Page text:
uk es it fr pt nl
Località Surf Voti

Vota Burning Palms


Surf Report Feed

Burning Palms Swell Statistics, Summer: All Swell – Any Wind

This picture shows the variation of swells directed at Burning Palms through a typical southern hemisphere summer. It is based on 8485 NWW3 model predictions since 2006 (values every 3 hours). The wave model does not forecast wind and surf right at the coast so we have chosen the best grid node based on what we know about Burning Palms. In the case of Burning Palms, the best grid node is 35 km away (22 miles).

The rose diagram illustrates the distribution of swell sizes and swell direction, while the graph at the bottom shows the same thing but without direction information. Five colours represent increasing wave sizes. Very small swells of less than 0.5m (1.5 feet) high are shown in blue. These happened only 7% of the time. Green and yellow show increasing swell sizes and biggest swells greater than >3m (>10ft) are shown in red. In either graph, the area of any colour is proportional to how commonly that size swell was forecast.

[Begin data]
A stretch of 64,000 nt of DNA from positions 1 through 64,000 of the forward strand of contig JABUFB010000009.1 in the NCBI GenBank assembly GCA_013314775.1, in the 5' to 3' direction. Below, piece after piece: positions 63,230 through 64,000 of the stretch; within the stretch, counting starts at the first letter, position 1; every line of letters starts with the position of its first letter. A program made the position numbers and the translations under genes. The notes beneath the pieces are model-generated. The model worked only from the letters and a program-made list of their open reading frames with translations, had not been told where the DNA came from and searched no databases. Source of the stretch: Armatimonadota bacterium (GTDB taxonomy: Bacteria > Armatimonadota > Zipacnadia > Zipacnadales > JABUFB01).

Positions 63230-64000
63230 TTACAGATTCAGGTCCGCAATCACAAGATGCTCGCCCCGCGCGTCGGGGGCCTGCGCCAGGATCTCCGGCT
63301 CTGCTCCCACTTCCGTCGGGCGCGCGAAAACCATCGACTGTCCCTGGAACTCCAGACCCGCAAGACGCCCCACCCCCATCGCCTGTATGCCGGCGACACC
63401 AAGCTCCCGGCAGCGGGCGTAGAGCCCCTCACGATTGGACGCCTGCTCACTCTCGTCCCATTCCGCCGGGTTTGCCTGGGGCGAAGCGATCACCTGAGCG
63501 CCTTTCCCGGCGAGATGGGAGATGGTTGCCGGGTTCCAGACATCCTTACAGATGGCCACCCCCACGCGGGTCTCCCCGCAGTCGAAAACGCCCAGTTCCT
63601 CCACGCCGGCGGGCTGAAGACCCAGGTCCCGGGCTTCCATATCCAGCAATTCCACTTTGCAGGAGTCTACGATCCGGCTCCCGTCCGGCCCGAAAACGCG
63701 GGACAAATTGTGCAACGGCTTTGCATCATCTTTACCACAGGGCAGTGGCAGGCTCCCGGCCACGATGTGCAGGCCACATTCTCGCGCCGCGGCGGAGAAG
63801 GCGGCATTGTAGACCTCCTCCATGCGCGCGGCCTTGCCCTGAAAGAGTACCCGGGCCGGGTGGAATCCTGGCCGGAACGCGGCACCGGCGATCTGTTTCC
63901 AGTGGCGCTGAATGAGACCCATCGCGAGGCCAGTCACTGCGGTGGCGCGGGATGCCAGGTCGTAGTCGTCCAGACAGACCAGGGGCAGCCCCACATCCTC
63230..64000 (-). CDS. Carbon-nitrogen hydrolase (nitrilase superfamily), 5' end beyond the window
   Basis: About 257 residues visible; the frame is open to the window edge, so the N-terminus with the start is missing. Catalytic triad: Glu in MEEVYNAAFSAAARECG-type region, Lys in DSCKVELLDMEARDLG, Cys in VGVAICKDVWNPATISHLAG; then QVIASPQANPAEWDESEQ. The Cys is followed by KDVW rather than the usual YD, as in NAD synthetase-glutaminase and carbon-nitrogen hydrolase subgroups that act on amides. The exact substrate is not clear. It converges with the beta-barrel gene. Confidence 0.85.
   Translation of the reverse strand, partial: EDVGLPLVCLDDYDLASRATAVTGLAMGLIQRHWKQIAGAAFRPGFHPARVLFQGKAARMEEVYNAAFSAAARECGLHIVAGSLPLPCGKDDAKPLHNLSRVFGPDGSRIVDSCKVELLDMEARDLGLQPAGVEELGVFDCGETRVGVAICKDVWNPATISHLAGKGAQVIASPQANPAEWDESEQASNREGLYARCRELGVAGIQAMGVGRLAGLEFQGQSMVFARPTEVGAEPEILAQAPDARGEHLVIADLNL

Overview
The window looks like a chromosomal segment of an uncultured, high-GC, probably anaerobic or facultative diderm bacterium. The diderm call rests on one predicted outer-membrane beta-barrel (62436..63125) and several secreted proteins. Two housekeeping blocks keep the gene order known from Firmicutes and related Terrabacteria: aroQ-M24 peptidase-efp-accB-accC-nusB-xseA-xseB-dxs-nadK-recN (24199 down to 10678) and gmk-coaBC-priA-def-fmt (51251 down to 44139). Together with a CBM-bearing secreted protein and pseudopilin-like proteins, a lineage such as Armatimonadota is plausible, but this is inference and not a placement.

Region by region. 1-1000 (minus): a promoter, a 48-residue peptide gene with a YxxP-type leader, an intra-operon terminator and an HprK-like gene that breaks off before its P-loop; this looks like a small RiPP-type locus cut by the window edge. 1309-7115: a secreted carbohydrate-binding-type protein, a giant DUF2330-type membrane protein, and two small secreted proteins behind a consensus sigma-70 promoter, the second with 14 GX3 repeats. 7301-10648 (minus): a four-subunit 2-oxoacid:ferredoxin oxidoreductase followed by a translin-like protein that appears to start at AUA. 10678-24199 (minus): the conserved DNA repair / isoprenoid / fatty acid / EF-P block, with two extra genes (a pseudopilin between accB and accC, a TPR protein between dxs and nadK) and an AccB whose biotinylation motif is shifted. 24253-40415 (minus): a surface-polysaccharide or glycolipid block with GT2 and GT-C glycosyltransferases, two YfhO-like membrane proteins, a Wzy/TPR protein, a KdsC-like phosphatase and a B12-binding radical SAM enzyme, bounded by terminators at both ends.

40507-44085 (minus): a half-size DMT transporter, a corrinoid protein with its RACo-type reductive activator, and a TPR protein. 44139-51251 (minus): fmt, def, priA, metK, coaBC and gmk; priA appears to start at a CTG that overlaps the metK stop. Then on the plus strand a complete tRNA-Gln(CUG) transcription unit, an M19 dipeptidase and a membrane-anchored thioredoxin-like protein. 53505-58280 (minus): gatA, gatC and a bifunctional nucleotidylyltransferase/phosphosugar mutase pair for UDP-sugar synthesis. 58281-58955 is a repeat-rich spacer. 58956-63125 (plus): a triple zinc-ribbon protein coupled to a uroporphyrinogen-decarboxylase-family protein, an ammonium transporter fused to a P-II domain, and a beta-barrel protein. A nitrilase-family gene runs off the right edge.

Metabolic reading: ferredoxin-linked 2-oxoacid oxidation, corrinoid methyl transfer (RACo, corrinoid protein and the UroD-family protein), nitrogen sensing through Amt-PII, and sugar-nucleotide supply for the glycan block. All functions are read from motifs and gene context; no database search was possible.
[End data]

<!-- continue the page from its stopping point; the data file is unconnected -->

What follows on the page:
The diagram implies that the dominant swell direction, shown by the biggest spokes, was ESE, whereas the the prevailing wind blows from the E. Because the wave model grid is offshore, sometimes a strong offshore wind blows largest waves away from Burning Palms and away from the coast. We combine these with the no surf category of the bar chart. To avoid confusion we don't show these in the rose graph. Because wind determines whether or not waves are clean enough to surf at Burning Palms, you can select a similar diagram that shows only the swells that were predicted to coincide with glassy or offshore wind conditions. Over an average southern hemisphere summer, swells large enough to cause surfable waves at Burning Palms run for about 93% of the time.

IMPORTANT: Beta version feature! Swell heights are open water values from NWW3. There is no attempt to model near-shore effects. Coastal wave heights will generally be less, especially if the break does not have unobstructed exposure to the open ocean.